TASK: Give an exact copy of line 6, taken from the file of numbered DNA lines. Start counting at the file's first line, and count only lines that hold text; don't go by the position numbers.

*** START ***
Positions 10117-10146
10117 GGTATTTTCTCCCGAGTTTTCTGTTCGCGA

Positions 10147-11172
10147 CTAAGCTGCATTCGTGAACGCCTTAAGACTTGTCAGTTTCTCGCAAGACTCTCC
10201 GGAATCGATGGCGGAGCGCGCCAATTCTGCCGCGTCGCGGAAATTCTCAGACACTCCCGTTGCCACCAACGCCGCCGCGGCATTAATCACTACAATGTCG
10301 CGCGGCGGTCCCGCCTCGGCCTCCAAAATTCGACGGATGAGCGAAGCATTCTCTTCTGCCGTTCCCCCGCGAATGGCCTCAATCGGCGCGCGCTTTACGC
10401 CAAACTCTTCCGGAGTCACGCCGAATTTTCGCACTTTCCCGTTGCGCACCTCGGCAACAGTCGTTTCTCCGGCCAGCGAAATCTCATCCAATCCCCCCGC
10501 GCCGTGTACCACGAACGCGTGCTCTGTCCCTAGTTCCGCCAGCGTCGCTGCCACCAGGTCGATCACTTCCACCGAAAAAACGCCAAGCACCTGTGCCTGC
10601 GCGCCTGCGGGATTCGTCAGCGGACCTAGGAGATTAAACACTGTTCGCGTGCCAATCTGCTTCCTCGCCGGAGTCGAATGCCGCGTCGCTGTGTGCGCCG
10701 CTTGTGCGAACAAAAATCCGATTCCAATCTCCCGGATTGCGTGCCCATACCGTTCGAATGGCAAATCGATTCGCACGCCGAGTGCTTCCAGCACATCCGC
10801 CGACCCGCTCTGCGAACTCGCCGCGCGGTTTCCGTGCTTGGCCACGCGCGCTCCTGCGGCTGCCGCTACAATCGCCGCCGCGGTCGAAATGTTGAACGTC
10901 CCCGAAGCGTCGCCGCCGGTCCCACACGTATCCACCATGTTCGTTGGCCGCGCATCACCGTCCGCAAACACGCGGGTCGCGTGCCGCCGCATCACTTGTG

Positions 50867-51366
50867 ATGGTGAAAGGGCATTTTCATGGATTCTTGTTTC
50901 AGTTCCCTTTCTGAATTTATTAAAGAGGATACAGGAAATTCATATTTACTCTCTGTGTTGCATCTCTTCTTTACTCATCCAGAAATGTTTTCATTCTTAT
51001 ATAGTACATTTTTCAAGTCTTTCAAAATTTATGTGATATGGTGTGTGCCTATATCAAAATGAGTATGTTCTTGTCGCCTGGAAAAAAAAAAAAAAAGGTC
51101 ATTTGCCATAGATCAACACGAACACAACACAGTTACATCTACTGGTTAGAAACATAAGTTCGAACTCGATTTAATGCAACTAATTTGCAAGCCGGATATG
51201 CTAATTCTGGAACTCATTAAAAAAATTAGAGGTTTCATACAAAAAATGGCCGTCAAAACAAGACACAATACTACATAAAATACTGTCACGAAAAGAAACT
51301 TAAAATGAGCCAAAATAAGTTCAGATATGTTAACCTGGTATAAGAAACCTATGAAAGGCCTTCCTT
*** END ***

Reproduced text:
10301 CGCGGCGGTCCCGCCTCGGCCTCCAAAATTCGACGGATGAGCGAAGCATTCTCTTCTGCCGTTCCCCCGCGAATGGCCTCAATCGGCGCGCGCTTTACGC